This Winter has been quite the little bitch. She’s made me near antisocial with her ice storms, blizzards and general temperatures comparable to a witch’s teat as of late. It seems like she’ll start to warm, and suddenly we’re hit with more unsavory degrees. Everyone’s pretty pissed at her.
I got a few days of reprieve last weekend, when my friend got married in Playa del Carmen, Mexico. The bride and groom are from outside Chicago, met in New York and currently live in London, but they thought Mexico would be the most reasonable climate for a February wedding. I had to tear myself away from the then-16 degree weather, but somehow I made it. Ohh, sarcasm. I’m a fan.
I spent several weeks trying to beat my lumpy post-holiday frame into submission, but it was resisting me pretty hard. I was spending, like, hours at the gym on the daily, getting to know the treadmills, bikes and elliptical machines better than any member of my family. By the time I unwillingly shed my cover-up while poolside, I felt improved but far from satisfied. According to my beach read, Women’s Health magazine, I should try working out in intervals. I had a brief flirtation with interval training a few years ago, but I quickly abandoned it for being far too challenging. I prefer my workouts sweat-free and routine, thank you. I don’t care for results. Allow me to plug away for months and see absolutely no change in physique. That sounds productive.
Beginning in the resort gym, I started doing intervals which look something like this: walk for one minute at 3.6 speed, increase to a speed of 8 for 30 seconds and run as if Nicholas Cage is chasing you, decrease back down to 3.6, and repeat. Do the whole sequence about 20 times. Hello, sweat? Yeah, you found me. Heart, I’m feeling the pound.
Interval training is also effective with hills, which I’ve done just once at this point because it’s so, well, intimidating. To run at a 5% incline while not tripping over one’s feet at a speed of 8 is deserving of a medal. I’ve been alternating the two for about a week now, and I think results are on their way.
I did not hold back whilst (go with it) in Mexico, and at a certain point there was more guacamole shooting through my veins than blood. That’s hardly an exaggeration. It was barely a three-day trip, but I left not being able to zip my pants. I am more motivated than ever, so I’ve decided to try this trendy workout that Kelly Ripa touts. I went to my first class Saturday, and I’m sold. It’s safe on the joints, geared towards woman, and I’m all kinds of sore today. Bring it, muscles. Let’s do this thing.
As the spicy goes, I made this great soup a few nights ago.
3 tbsp vegetable oil
2 tbsp unsalted butter
1.5 lbs butternut squash, peeled and cut into chunks
1 carrot, chopped
1 large onion, chopped
1 celery rib, chopped
2 garlic cloves, minced
2 tbsp minced peeled ginger
1 tbsp curry powder (I used cumin)
1 c red lentils (I used yellow)
2 quarts water
1 tsp lemon juice (I used a whole lemon)
1 tsp Greek yogurt (my addition)
chopped cilantro, to taste
Heat oil and butter in a large heavy pot over medium high heat and then cook squash, onion, carrot, celery, garlic, ginger and 1 tsp salt for 15-20 minutes. Stir in cumin and ¼ tsp pepper, stirring for 2 minutes. Add lentils and water and simmer, covered, for 25-40 minutes. Stir in lemon juice and season with salt and pepper. I served atop this wild rice and quinoa mix, and topped with a little Greek yogurt and chopped cilantro.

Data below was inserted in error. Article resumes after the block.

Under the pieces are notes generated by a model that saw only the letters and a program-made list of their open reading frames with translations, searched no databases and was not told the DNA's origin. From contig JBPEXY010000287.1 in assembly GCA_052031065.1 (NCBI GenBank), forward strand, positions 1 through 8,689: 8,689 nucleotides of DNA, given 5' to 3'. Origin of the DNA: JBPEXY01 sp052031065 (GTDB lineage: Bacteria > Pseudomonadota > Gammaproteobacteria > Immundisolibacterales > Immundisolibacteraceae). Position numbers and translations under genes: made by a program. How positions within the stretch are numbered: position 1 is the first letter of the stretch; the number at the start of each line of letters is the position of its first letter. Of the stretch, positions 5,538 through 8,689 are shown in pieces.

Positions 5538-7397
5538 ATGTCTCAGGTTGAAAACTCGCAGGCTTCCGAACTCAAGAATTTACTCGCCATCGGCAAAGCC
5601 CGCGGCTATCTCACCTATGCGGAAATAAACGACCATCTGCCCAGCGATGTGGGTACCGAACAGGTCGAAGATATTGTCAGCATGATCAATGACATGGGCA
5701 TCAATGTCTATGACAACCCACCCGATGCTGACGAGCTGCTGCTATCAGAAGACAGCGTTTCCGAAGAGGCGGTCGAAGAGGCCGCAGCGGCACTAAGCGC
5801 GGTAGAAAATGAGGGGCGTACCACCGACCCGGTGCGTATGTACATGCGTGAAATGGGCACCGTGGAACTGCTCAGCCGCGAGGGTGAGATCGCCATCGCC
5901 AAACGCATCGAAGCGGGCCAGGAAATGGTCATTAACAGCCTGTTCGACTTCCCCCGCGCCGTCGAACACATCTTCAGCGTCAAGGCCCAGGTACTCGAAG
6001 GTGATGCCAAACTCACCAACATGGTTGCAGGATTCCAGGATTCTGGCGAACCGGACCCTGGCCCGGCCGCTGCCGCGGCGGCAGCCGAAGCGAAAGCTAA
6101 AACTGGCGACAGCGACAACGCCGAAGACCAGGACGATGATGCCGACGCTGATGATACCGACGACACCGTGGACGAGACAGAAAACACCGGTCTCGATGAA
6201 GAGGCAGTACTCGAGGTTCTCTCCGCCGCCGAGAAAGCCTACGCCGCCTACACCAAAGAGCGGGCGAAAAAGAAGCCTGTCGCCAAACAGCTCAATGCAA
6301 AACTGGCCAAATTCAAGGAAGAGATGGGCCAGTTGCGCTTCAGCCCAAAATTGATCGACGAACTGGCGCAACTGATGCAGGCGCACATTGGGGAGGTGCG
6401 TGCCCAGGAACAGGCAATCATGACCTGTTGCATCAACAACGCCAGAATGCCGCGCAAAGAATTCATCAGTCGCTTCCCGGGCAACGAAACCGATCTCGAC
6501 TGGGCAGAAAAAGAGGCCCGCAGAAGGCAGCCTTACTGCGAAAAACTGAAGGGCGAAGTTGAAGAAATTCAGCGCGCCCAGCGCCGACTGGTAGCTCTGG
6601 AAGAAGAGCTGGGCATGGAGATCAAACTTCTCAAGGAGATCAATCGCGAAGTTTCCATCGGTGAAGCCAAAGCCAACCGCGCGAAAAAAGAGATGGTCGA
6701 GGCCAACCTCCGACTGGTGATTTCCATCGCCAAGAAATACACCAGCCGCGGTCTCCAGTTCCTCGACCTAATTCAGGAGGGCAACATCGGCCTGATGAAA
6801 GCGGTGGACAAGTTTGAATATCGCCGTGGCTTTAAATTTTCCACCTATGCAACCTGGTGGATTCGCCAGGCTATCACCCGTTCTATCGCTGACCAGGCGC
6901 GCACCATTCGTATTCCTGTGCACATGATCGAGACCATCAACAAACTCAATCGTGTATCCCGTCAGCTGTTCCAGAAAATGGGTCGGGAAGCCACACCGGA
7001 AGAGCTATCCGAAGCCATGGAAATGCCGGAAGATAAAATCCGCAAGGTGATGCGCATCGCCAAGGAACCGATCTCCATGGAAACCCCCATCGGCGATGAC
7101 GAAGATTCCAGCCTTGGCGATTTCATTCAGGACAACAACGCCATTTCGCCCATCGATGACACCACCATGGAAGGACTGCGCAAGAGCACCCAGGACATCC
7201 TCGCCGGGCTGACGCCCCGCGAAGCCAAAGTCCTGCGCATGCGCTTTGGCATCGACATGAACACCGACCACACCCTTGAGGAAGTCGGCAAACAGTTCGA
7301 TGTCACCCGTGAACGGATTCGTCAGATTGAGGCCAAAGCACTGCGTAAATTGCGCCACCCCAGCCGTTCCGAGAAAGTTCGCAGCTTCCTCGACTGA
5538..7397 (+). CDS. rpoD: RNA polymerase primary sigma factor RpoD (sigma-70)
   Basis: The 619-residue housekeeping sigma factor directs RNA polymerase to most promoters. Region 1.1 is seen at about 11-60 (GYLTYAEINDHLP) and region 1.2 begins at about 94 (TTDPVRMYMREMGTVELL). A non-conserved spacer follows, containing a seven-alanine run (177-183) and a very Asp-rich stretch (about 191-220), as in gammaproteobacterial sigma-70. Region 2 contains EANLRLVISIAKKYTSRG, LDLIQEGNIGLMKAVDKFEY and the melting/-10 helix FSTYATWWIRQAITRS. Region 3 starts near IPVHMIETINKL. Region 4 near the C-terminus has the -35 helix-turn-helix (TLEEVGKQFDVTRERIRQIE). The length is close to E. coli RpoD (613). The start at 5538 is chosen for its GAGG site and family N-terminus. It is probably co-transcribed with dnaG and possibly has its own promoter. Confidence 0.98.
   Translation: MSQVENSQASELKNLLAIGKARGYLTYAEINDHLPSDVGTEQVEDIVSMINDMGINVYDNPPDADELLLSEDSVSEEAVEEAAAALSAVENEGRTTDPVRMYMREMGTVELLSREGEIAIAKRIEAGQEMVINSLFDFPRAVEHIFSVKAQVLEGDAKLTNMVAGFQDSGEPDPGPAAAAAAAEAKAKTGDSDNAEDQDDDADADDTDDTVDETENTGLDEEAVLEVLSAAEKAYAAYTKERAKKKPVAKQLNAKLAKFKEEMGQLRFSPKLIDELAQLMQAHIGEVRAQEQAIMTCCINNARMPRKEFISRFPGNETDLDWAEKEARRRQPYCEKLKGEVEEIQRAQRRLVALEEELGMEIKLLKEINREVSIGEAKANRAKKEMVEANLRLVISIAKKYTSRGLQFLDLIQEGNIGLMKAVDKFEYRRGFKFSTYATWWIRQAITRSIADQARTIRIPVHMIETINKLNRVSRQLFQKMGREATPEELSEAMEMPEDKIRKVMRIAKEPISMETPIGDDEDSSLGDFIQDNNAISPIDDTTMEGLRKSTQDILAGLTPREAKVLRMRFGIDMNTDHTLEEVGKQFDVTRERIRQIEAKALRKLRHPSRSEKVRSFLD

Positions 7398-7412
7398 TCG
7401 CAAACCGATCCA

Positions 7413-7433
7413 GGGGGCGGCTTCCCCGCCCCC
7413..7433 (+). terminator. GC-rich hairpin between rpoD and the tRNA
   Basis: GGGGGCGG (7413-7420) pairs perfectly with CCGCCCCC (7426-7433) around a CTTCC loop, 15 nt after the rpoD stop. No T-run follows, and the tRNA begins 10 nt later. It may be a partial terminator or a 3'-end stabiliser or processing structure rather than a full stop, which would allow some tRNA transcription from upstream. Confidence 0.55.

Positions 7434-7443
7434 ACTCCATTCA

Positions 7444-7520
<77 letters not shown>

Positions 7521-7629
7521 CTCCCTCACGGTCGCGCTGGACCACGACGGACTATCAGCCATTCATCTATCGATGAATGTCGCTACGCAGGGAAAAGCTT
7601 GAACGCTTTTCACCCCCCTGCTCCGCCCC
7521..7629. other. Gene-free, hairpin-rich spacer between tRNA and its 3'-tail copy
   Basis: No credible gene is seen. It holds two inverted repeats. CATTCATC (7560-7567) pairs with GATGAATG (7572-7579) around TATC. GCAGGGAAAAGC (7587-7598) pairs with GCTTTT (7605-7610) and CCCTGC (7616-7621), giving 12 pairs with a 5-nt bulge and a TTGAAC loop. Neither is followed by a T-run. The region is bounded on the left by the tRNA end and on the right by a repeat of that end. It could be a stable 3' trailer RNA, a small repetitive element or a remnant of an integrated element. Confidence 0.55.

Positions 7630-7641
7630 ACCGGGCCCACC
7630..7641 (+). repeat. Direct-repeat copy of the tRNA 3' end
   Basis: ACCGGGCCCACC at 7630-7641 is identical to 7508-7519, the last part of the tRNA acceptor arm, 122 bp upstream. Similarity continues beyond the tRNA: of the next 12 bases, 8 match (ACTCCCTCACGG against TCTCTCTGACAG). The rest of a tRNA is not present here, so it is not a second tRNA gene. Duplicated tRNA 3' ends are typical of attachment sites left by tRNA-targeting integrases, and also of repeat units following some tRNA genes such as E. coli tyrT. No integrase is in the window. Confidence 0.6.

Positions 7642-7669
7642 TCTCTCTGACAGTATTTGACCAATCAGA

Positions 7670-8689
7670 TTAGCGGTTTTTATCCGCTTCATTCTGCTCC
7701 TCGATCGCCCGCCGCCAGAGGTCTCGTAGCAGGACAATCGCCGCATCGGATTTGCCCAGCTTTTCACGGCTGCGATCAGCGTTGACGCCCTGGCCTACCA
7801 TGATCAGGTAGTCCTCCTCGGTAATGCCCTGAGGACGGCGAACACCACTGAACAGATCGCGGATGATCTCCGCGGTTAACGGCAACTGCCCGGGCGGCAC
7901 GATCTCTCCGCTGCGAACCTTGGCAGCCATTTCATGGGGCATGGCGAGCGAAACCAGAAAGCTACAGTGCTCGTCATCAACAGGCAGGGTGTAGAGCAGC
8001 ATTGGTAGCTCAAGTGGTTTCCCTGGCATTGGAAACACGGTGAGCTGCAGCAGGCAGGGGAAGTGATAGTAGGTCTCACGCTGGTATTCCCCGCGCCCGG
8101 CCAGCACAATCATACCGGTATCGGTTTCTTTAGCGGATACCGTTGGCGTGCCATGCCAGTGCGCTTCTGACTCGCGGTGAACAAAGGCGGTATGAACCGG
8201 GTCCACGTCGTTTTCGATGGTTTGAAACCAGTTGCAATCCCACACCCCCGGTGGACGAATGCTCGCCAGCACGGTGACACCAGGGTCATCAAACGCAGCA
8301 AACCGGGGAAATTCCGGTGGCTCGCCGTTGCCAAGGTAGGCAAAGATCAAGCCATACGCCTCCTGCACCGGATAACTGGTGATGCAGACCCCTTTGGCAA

I had to lay my immersion blender to rest a few weeks ago when it died mid-salsa blend, so I didn’t even have the option to puree. I’ve pureed nearly every soup I’ve made for months now, so it was an odd sensation eating soup with texture. The rice combined with the vegetables, lentils and dollop of yogurt was really tasty. I highly enjoyed.
Now back to the sweaty…I recently watched “Singin’ in the Rain” and became infatuated with tap dancing. I got myself pretty excited and decided to try an intro tap class at my dance studio. I’ve taken tap before, but my former dance studio transitioned you to clogging pretty rapidly. I never even got to wear the sexy heeled tap shoes and dance with a chair, and for that I’ve always been a little bitter.
Flash forward to present day, and I bought myself a pair of Mary Jane-style shoes and showed up ready to Time Step my face off. Unfortunately, no one else shared my determination, as I was the only one who came to class. As a result, I got a private lesson from the teacher, who had been studying tap for years and filled me in on the social and political reasons why tap stood so low in the already lowest discipline of the art world. Also, I learned the Sham-Sham, which is a totally fun staple known by all tap dancers. The teacher also told me how tap’s roots were intertwined with jazz. It was pretty fascinating, but I can’t decide if I want to actually pursue.
Now back to spicy…in keeping with my post-Mexican low-calorie consumption, I found this fun tofu dish on Epicurious:
1 14 oz package firm tofu
½ c whole grain Dijon mustard
4 tbsp vegetable oil
½ medium onion, sliced
1 tbsp minced peeled fresh ginger
1 bunch kale, sliced crosswise
1 small red-skinned sweet potato, peeled, halved and sliced
2 tbsp lime juice
hot sauce, to taste (my addition)
You start by cutting the tofu into eight ½-inch slices. Drain on paper towels, and spread both sides with mustard. Heat two tbsp oil in a skillet over medium high heat. Add onion and ginger and sauté one minute. Add kale, sweet potato and lime juice. Cover, reduce heat to low and cook for about 12 minutes.
Meanwhile, heat remaining two tbsp oil in another skillet, add the tofu, and cook for a few minutes on each side. Serve the tofu atop the vegetables, and devour. It really is the most low calorie dish I could imagine, and it had good flavor thanks to the mustard and hot sauce. See below: